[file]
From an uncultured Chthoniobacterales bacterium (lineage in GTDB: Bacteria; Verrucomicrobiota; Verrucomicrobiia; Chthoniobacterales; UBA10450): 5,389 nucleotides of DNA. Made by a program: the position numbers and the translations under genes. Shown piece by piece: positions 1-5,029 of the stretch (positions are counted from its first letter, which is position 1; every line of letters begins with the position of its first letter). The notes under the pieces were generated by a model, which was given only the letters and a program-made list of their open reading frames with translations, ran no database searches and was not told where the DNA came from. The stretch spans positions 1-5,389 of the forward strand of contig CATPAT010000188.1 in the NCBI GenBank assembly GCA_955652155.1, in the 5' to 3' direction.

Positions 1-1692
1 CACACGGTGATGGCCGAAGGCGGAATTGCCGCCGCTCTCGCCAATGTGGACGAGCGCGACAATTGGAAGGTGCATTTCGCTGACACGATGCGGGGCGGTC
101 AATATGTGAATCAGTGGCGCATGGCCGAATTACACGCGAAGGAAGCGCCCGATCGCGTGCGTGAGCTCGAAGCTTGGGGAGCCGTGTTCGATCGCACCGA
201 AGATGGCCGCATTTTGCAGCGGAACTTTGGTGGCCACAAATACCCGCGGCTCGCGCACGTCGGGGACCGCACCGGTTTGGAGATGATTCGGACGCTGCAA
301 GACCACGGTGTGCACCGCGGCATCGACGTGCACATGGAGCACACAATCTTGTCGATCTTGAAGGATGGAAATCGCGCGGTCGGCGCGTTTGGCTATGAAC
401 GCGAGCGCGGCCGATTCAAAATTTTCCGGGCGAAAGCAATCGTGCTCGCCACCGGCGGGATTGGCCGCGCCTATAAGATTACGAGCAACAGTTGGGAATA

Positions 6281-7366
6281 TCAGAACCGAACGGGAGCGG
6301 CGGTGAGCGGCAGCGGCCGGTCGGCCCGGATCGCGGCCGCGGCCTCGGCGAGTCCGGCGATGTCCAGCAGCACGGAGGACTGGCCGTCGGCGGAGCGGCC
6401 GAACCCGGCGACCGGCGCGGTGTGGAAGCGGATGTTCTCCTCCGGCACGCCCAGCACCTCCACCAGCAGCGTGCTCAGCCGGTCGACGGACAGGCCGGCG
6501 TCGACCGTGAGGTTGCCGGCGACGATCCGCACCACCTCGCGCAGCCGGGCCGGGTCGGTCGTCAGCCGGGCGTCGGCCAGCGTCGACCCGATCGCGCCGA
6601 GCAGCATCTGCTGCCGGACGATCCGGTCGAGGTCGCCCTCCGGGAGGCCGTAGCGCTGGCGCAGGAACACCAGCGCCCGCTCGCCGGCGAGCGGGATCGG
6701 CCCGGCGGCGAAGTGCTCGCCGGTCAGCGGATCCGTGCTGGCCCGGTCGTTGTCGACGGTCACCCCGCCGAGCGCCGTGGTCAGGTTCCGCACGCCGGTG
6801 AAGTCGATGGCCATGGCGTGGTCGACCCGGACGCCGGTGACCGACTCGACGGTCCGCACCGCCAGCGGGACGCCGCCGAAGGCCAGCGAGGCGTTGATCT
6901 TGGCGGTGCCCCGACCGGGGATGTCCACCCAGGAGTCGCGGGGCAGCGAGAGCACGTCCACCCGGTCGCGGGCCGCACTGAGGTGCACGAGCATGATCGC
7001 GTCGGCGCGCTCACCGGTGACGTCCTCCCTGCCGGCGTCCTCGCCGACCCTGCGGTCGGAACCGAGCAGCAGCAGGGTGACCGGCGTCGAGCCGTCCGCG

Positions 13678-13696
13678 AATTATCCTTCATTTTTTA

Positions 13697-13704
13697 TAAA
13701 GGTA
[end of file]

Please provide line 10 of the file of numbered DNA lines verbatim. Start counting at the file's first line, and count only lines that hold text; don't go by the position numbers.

6301 CGGTGAGCGGCAGCGGCCGGTCGGCCCGGATCGCGGCCGCGGCCTCGGCGAGTCCGGCGATGTCCAGCAGCACGGAGGACTGGCCGTCGGCGGAGCGGCC